Most Americans can tell you that George S. Patton was a military leader. In fact he was a four star general credited with leading the U.S. to victory over the German army. Patton was loud and basked in the glory of achieving. His achievements included the following medals: Purple Heart, Bronze Star Medal, Legion of Merit, Silver Star, Distinguished Service Cross, Distinguished Service Medal.
But the greatest action that he took did not involve getting a medal. The greatest act he took was realizing that he needed help. He was faced with a quandary. He needed to move 100,000 men and over 1000 vehicles and artillery units 125 miles in the snow and mud. This was, to say the least, virtually impossible.
Patton was charged with reinforcing the 101st Airborne Unit, in the key town of Bastogne, which was under siege from 200,000 Germans. He also knew that if he could not get to Bastogne in a few days the German army would break the line and possibly turn the war in the enemy’s favor. This is known, by most, as “The Battle of the Bulge.”
Patton knew he needed good weather for his troops to advance, which would permit close ground support by U.S. Army Air Forces tactical aircraft. Patton ordered Army chaplain, Colonel James Hugh O’Neill, to compose a prayer to ask God for a stoppage in the weather. This is what Colonel O’Neill wrote:
“Almighty and most merciful Father, we humbly beseech Thee, of Thy great goodness, to restrain these immoderate rains with which we have had to contend. Grant us fair weather for Battle. Graciously hearken to us as soldiers who call upon Thee that, armed with Thy power, we may advance from victory to victory and crush the oppression and wickedness of our enemies, and establish Thy justice among men and nations. Amen.”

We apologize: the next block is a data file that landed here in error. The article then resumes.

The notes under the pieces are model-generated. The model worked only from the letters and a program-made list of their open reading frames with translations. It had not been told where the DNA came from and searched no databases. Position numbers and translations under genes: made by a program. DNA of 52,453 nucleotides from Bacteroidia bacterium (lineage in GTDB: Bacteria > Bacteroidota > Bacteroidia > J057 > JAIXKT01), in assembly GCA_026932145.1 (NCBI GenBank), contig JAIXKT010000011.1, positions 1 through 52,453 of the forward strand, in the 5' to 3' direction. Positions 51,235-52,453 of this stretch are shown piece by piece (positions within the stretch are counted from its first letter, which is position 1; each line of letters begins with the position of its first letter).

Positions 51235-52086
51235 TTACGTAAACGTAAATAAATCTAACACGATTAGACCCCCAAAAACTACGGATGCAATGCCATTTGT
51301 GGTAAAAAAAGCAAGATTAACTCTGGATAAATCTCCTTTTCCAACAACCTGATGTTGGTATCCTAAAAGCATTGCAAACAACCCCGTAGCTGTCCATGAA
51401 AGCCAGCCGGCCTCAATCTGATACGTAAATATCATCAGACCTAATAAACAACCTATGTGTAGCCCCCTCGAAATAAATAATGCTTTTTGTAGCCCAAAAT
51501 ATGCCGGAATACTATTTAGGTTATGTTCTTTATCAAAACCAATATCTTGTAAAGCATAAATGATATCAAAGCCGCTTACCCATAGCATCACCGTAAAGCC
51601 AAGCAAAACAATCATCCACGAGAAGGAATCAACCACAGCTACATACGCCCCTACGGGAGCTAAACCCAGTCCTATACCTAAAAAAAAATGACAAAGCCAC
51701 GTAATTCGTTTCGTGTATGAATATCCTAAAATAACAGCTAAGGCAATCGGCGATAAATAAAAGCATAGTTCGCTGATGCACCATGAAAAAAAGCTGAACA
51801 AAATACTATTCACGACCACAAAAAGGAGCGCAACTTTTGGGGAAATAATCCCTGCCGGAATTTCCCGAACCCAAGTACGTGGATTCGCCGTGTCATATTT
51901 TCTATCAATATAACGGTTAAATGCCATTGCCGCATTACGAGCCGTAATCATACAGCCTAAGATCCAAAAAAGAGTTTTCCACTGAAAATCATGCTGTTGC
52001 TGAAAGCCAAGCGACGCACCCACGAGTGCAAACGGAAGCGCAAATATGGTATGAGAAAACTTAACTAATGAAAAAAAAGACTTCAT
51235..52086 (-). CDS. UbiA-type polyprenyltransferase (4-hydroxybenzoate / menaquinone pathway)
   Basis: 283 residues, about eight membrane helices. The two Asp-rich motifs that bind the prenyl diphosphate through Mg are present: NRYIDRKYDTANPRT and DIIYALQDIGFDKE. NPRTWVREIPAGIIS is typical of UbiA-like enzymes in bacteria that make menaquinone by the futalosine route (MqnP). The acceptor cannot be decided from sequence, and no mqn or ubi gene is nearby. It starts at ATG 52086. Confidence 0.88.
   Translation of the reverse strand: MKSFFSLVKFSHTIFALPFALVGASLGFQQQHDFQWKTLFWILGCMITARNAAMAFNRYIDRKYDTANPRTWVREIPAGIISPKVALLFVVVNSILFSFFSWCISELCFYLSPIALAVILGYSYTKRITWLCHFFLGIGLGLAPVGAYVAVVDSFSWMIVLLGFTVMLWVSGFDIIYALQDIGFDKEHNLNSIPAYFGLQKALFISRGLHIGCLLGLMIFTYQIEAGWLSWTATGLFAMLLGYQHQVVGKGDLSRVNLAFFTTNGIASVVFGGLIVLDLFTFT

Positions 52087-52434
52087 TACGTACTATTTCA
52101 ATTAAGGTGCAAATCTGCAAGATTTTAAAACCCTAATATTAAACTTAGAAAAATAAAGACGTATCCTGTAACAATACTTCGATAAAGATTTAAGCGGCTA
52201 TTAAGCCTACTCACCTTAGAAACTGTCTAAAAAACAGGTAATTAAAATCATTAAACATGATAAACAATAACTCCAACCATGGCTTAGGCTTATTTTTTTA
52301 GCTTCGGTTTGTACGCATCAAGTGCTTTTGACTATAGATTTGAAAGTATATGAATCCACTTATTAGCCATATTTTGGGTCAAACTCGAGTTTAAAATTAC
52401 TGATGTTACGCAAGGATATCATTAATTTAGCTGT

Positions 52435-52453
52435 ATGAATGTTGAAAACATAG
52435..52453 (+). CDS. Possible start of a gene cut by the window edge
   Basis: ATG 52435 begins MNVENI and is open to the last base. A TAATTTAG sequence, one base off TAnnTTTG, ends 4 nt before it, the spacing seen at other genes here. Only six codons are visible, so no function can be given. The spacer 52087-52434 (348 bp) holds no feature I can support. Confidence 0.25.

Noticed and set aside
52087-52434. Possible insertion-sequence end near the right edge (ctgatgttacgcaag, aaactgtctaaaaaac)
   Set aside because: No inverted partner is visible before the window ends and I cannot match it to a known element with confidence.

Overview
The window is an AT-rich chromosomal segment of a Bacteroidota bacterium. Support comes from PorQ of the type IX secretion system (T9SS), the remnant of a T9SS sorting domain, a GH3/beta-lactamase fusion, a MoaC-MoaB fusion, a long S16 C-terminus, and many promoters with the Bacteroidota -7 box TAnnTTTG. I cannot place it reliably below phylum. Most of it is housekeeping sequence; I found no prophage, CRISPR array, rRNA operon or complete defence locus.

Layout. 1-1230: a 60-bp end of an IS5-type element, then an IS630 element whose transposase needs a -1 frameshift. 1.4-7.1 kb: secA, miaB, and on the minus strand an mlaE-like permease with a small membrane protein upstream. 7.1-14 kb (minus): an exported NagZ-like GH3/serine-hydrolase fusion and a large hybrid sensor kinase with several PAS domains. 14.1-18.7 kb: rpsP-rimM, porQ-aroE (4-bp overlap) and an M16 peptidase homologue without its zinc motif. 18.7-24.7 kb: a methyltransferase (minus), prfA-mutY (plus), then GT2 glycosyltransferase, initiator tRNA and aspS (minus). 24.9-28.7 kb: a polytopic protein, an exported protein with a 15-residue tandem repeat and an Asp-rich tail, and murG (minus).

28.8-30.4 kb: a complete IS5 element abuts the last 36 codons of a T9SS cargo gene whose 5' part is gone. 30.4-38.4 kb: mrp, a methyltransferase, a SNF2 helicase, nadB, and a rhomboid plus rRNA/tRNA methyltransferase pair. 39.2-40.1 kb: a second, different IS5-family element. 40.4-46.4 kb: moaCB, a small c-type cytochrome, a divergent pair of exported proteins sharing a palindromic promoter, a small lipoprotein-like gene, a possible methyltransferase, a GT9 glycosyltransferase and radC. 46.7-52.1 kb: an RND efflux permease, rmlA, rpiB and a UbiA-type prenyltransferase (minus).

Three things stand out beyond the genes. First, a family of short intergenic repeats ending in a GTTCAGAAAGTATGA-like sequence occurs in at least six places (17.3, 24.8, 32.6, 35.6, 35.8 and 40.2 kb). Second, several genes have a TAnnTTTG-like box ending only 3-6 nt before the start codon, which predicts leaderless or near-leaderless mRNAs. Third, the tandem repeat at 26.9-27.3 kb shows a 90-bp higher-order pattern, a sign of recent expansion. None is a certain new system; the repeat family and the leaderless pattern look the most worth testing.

When the weather cleared soon after, Patton awarded O’Neill a Bronze Star Medal on the spot. The rest is history. Patton arrived with reinforcements and the German Army was defeated at Bastogne. In doing so the Allies held the line. The Germans retreated. Within 45 days Patton entered Germany and a surrender shortly followed.
Before the intense fighting began, the Commander in Bastogne Gen. Anthony McAuliffe, knowing reinforcements were on the way, relied on his faith and visited the frontline troops. After a brief discussion with the officers, all Gen. McAuliffe could say was, “Hold the line; close the gaps.”
We are in a spiritual battle much like Bastogne. Conditions are tough. Our world is rapidly deteriorating both morally and spiritually. We are encircled and isolated. We are constantly under artillery fire from Satan. How can we win our spiritual battle?
We must follow the same faith that Gen. Patton, Col. O’Neill and Gen. McAuliffe had. We must give the order; “Hold the line, close the gaps.” Prayer always works. We just have to believe.